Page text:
Its finally possible! At least in Python.
KPlugs (http://www.kplugs.org/) is a Python module that allows people to access data inside of the kernel itself, usually unheard of unless you write a crafted module or other driver.
The security aspects of this is interesting, and I haven’t really looked at it enough to tell if its actually safe to use in practical purposes, but its still an interesting tool to use. Especially with the rise of scripting languages and yet not being able to run them beyond user level, this could potentially lead to a better advantage in making that happen.
This isn’t old technology, in that persistence has been around for a good few years, but now Kali Linux is offering it in encrypted form.
Persistence in this from is basically a way for live USB-ran distros to keep data that was created/modified while running from the USB. While I never use this feature, it is nice to have if you’re an on-the-go kind of person. The added feature of encryption has been long over due and one of the reasons I have never used persistence to begin with.
Google has released an XSS game to showcase what and how XSS (cross site scripting) works. You can view it here: https://xss-game.appspot.com/ and its pretty fun, actually. Reminds me a lot of WebGoat but a lot less intense.
This marks the end of an era with TrueCrypt ceasing operations. Granted, it was nothing more than a distant memory for the longest time as better solutions came around, at least on Linux, such as dm-crypt. Its still sad to see this day come since I’ve used TrueCrypt a lot from the moment I got into IT a good 10 years ago.
For those who aren’t familiar with Lavabit, it was a service that offered encrypted email service that got cease-and-desist sort of letters form the government once the Edward Snowden event happened. This was mostly a “we want those emails, give them to us!” email, which Lavabit eventually said “you want all? you have none!”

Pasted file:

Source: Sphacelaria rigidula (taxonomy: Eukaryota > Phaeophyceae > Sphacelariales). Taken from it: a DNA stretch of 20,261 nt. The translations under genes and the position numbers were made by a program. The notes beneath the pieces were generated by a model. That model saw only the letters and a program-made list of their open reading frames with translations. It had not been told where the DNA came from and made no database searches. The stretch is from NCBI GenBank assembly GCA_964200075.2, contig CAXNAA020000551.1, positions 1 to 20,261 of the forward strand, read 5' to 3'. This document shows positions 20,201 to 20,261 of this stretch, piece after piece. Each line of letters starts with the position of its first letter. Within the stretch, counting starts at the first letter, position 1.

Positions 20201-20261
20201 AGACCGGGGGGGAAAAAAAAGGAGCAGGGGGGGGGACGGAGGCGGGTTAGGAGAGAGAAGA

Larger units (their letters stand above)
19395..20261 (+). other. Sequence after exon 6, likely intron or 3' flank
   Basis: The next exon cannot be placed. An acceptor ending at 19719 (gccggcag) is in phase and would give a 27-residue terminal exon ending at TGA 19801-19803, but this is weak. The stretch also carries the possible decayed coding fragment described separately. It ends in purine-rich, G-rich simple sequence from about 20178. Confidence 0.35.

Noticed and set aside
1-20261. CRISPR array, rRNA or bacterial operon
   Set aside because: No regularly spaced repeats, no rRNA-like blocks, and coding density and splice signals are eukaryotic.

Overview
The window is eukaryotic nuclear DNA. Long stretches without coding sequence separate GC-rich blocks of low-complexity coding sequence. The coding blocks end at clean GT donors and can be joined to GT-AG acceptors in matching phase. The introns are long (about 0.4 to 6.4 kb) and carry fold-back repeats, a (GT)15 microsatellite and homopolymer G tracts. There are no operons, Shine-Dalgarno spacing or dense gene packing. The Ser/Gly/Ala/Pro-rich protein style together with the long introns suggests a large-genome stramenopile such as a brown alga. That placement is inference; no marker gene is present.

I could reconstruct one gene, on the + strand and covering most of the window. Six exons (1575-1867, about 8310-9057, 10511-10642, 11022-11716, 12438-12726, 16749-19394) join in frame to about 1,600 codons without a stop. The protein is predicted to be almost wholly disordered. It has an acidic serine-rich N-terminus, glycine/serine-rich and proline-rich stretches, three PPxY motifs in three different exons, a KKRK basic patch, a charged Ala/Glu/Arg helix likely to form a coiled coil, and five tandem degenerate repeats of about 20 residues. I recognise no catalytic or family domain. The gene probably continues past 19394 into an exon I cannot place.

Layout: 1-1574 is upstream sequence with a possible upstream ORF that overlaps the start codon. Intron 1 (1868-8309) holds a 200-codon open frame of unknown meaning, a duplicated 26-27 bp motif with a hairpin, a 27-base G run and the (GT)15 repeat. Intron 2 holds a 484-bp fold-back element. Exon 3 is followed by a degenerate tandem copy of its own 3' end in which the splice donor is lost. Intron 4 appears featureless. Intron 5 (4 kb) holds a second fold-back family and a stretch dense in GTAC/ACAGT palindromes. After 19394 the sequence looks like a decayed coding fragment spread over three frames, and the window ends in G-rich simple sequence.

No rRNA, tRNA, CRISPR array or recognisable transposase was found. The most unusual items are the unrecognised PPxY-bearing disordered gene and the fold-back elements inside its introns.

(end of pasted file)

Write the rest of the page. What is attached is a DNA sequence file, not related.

Not really sure what they expected, though, when the US system is what caused the issue to begin with.
This is the problem with “improving” features. You make a change in one spot of the code and you break a million other things. Though I think it is admirable that Google admitted to this issue. Now to just hope they fix it so they don’t end up like AOL…
Should the entire Internet be encrypted? No. I don’t see the point of encrypting a website about my neighbor’s dog, for example. Do I think it should be enforced/mandated for sites that hold sensitive information? Most definitely.
I think this heartbleed thing has blown things out of control a little too much. We need to fix the issues we have now before we mandate a whole new list of rules.
The company that owns Reddit doesn’t, but the mods who run (ran?) the technology community removed posts silently that included certain words.
This is done most likely by a “bot” someone made to check for new posts and delete all posts that had any words in a blacklist.
Ultimately this won’t stop me from visiting the site but since people think censorship is a major thing still, why not offer an opinion?
So again people are trying to push the BitCoin rave to be for governmental donations. With the recent movements towards people accepting it as a valid form of currency, I wouldn’t be surprised if it gets approved. But, even if it does, who will use it?
Currently no physical stores (that I’m aware of) accept it, and even to get a BitCoin it tends to be rather expensive time-wise. Would it be worth it to spend that on a political donation?
Truthfully I’m shocked it took this long, especially with BitCoin being around for a long while now. But, then again, BitCoin (BTC) is finally being considered a legitimate form of currency, so hey.
While I have no intention of using DarkMarket, it makes me think of DarkNet, which is essentially another Internet that is only accessible via Tor. This might be worth keeping an eye out, though. Even if this doesn’t take off, the code is open sourced which can make it pretty viable in the future.